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It looks very Utahan
Posted Sep 24, 2009 1:09 PM by billandteds1

eehhh, not as cool as it seems...
Posted Sep 24, 2009 2:09 PM by steveds

eehhh, exactly as cool as it seems
Posted Sep 24, 2009 5:09 PM by saunders.lance

eeeehhhh, this is pretty cool....pretty pretty pretty cool
Posted Sep 25, 2009 1:09 AM by jhoedro69

a little too brutal...
Posted Sep 25, 2009 2:09 AM by steveds

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A Modular Stop

Submitted by tjfunk79 on September 24, 2009

The Modular Stop consists of three differently sized, interlocking frames that create modifiable bays. Determined by the number of people that it can shelter, the structure can expand or contract as required by the site. The other construction elements all lend themselves to complete flexibility as well: the wood slats that form the backside, the length of bench used, the gutter placement, an optional bike rack, the plastic laminate displays used for maps and information, even the trash or recycling bin within each frame, all can be lengthened, shortened, moved, or outright excluded. The frames are lit from within and act as a signal for the bus stop at night, as well as a backlight for the information displays.

The layout of the Modular Stop at the University of Utah bus stop is based on several factors. The entrances (breaks in the form of the shelter) are located where pedestrian traffic already flows, the trees and grass of the site are utilized within the structure to allow for varying typologies in the waiting areas, and the overall form of the shelter flows with the sidewalk. The wood slats are used to block the direct sunlight from the south, while the sloped roof allows more indirect northern light into the shelter. The red plastic laminate utilizes the University’s color to act as a symbol in the night, as well as a beacon for the stop’s location, readily visible from across the parking lot or along the sidewalks. Two bike racks are located behind the central shelter, where a small plaza is created to act as a funnel from the parking lot to the bus stop.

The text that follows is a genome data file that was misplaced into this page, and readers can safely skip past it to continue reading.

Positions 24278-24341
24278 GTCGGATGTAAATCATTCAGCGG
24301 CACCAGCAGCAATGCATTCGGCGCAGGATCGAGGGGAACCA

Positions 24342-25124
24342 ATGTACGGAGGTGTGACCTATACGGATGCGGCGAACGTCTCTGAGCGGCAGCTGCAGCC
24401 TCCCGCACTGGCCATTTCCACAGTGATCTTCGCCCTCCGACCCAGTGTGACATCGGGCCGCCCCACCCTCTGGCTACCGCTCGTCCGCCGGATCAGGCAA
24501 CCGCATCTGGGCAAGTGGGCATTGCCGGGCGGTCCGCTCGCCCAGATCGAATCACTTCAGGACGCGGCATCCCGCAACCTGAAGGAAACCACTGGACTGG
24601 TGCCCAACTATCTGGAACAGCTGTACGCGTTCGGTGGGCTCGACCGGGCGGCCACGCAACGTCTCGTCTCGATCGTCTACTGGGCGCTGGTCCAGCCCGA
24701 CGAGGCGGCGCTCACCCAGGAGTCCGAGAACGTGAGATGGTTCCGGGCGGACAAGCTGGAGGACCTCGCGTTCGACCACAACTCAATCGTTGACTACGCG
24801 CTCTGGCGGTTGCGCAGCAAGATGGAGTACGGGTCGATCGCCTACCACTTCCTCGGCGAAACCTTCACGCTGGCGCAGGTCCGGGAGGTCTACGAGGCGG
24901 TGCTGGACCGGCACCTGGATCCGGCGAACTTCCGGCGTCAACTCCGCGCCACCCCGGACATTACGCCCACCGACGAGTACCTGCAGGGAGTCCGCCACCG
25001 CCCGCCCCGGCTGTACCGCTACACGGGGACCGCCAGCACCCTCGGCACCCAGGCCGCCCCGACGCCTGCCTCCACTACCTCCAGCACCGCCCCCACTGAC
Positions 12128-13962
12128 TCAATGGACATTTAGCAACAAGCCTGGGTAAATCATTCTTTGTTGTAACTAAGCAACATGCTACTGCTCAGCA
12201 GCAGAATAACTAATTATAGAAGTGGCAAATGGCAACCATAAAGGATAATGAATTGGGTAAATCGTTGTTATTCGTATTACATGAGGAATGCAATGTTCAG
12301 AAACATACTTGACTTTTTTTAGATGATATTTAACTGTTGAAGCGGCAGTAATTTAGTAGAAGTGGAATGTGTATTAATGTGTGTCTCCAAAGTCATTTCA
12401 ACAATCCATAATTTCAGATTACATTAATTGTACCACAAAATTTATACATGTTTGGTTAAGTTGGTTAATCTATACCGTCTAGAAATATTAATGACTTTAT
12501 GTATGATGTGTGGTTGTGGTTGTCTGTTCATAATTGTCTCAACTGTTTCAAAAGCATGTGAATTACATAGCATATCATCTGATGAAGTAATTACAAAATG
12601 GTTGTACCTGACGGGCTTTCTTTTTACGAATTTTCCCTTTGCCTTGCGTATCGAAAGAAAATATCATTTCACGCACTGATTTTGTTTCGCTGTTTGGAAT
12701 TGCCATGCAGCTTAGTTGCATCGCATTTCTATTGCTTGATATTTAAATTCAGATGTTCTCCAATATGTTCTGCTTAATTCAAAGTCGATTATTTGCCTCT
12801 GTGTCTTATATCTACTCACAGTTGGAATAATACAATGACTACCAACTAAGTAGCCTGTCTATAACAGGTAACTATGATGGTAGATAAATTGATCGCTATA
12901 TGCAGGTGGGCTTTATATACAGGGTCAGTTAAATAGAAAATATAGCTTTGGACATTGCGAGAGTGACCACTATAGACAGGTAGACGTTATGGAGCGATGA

Sponsored by the Utah Transit Authority, Federal Transit Authority and The University of Utah